<style name="Theme.MyApp" parent="Theme.MaterialComponents.DayNight.NoActionBar">
    <item name="colorPrimary">@color/brandPink</item>
    <item name="colorPrimaryVariant">@color/brandPinkDark</item>
    <item name="colorSecondary">@color/brandGreen</item>
    <item name="colorSecondaryVariant">@color/brandGreenDark</item>

In section 8.1. Use a Base Theme you can see a better approach when having a less simple themes hierarchy.

Finally, move it to a themes.xml file.

﹡In Android Studio 4.1, the new project wizard, the theme is already created in the themes.xml file.

4.1 Note about naming and files:

4.1.1 Naming Styles

Because there is no XML tag <theme> we have to use the <style> tag for themes and styles indistinctly. Therefore to not getting confused with our design system, we need a convention to name them.

For Themes and Widget Styles the convention is:

  • Use Theme.YourAppsName.ThemeVariantName for the themes
  • Use Widget.YourAppsName.WidgetType.WidgetVariantName for the widget
  • Themes will be set for a theme in an XML.
  • Widgets will be set for a style in an XML.
// We are using a Theme for a Style. (Bad)
// We are using a Style for a Theme. (Also Bad)
// We should not do that, and proper naming will help us not to do it.
// We use a Widget definition to define the widget style. And even if we normally //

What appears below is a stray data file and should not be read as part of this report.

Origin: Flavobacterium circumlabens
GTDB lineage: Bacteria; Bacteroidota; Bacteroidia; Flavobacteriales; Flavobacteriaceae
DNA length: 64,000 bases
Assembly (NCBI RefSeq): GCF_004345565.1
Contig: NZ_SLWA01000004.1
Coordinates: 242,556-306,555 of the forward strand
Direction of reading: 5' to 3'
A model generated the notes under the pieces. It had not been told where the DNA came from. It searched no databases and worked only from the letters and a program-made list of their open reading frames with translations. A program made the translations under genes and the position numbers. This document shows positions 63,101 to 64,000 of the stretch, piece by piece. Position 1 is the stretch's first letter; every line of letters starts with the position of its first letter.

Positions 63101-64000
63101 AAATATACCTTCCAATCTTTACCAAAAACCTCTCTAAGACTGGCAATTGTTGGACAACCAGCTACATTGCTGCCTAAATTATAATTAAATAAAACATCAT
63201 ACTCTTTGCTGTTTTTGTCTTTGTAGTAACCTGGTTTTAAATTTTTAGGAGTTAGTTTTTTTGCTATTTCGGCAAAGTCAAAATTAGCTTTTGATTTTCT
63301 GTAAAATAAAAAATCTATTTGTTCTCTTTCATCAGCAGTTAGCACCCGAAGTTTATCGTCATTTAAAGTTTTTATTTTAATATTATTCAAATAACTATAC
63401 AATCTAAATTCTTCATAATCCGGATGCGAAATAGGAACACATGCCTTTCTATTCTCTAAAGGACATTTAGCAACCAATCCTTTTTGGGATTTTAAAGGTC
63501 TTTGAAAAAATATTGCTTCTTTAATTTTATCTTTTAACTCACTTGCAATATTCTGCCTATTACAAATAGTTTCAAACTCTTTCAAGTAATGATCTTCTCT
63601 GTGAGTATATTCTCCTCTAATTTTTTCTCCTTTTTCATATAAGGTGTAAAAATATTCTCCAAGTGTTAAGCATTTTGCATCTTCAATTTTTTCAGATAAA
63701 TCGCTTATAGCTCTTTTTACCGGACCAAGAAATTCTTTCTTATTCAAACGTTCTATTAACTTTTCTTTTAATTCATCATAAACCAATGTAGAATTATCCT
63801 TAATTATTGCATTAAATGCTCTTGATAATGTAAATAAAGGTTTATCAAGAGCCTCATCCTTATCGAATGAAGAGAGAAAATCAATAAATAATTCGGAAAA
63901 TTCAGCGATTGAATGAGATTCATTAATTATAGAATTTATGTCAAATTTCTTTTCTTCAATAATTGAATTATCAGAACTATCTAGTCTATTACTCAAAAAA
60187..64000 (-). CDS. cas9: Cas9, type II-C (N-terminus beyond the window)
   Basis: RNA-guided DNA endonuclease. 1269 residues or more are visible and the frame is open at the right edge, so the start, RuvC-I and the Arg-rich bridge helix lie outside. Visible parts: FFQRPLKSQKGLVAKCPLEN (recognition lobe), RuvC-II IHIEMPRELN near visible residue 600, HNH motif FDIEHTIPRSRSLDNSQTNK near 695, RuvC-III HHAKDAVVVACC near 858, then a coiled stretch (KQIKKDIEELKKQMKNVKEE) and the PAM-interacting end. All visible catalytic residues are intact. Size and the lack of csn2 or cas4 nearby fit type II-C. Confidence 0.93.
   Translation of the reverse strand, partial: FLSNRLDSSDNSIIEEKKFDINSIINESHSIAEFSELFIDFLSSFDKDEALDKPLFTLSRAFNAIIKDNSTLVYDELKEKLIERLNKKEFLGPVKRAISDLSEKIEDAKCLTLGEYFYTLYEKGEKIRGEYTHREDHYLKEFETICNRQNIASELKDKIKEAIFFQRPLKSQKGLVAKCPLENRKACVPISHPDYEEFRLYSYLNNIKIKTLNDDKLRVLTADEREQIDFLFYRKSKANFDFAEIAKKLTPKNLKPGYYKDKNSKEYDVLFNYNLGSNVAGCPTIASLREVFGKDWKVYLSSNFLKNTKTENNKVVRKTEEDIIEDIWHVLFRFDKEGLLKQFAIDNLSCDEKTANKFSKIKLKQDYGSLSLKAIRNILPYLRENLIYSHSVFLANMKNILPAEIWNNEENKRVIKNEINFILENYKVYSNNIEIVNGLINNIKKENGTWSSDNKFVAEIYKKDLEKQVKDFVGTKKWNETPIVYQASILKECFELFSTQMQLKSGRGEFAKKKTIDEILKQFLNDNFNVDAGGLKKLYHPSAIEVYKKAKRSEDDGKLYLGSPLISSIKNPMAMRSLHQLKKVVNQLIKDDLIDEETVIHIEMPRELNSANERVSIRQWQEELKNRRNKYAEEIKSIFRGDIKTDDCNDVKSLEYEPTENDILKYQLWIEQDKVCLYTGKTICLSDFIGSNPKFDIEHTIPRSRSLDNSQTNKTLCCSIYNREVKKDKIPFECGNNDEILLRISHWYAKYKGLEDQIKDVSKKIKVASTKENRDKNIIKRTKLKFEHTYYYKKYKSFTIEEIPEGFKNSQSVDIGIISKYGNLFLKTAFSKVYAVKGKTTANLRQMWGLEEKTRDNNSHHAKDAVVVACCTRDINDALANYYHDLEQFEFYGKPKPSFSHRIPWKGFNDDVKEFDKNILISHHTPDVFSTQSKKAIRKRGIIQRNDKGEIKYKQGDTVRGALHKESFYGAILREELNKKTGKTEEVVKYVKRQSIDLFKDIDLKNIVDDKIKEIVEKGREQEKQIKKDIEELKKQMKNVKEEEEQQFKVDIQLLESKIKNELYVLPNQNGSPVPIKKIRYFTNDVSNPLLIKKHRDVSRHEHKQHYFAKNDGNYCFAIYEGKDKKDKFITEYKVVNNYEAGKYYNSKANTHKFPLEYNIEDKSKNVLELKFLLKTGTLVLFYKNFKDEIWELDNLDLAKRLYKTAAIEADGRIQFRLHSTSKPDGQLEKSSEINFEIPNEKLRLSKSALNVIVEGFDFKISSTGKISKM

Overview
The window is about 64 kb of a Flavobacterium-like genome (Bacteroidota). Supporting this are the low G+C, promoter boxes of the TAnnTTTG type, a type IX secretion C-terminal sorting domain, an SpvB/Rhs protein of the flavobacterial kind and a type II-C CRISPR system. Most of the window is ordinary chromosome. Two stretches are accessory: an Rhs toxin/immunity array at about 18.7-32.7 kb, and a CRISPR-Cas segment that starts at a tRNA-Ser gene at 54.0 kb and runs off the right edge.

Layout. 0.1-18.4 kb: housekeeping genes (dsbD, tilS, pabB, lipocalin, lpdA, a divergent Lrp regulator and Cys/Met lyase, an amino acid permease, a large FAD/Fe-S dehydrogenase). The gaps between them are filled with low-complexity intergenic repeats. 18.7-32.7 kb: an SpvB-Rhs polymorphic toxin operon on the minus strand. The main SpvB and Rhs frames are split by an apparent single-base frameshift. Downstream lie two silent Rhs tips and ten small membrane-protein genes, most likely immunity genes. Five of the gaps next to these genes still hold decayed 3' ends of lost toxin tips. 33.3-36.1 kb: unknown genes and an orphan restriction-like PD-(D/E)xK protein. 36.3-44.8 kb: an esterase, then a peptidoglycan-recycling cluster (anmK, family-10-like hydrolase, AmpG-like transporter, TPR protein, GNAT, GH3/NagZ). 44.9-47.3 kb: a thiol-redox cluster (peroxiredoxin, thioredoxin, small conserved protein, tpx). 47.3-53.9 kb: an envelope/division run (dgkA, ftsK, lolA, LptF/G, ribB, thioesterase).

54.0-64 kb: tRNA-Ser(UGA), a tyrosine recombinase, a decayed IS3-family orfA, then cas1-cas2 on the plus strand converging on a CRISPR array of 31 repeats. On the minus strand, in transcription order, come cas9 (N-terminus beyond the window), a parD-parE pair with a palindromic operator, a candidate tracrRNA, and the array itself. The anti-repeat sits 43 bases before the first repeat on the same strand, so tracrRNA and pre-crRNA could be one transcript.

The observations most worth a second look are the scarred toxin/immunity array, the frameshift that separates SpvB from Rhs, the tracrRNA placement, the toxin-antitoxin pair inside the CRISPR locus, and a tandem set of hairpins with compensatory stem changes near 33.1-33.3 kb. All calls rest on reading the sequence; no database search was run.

// won't set a theme in a widget, we set in this code the theme style with a Theme. (Good)

With this, it is easy to see that we are not using themes when we should use styles, and vice versa.

4.1.2 Naming Files

  • Add your themes in the themes.xml file
  • Add your widget styles in the styles.xml file

Now if we run our app we can see how the colors are applied as we defined them in the theme.

5. Widgets and default attributes.

One of the main advantages of using theming is how easy they work with widgets.

You might be tempted to create a style for the buttons with your attr/colorPrimary and attr/colorOnPrimary. You don't need that.

  <style name="Widget.MyApp.Button">
    <item name="android:textColor">?attr/colorOnPrimary</item>
    <item name="backgroundTint">?attr/colorPrimary</item>


Android System and MD Library will do all for you. This will be shown equally. The button content color is set to colorPrimary and colorOnPrimary for the text, so you don't have to do anything.


The Material Design website has all the information about theme attributes so is very easy to understand and modify how they work.

Here is an extract of the Container Attributes of the Contained button Component Docs

Button theme attributes

The Material Design Library specifies different styles for the different components.

For example, the Button widget has 3 different styles. Contained, Text, and Outlined. These styles use theme attributes to define their look and feel. We can just change our theme attributes and set the specific Material Design style to accomplish a robust Design System in our app.

Buttons Styles

Check how the Contained Buttons does not need any specification to be painted with the theme colors, and how the others just need to set the style to a Material Design Library Style.

Note how the Outlined Button Style is set by a theme attribute called materialButtonOutlinedStyle. There is also a borderlessButtonStyle attribute for the Text Button, but as of today, the official Material Docs shows the snippet above.

There are many other theme attributes defined in the MD library, and updates in the official documentation occur regularly. Is a good practice to review them while developing.

Android engineers recommend using Material Design Components. You can read more about it in this Android Developers post:: We Recommend Material Design Components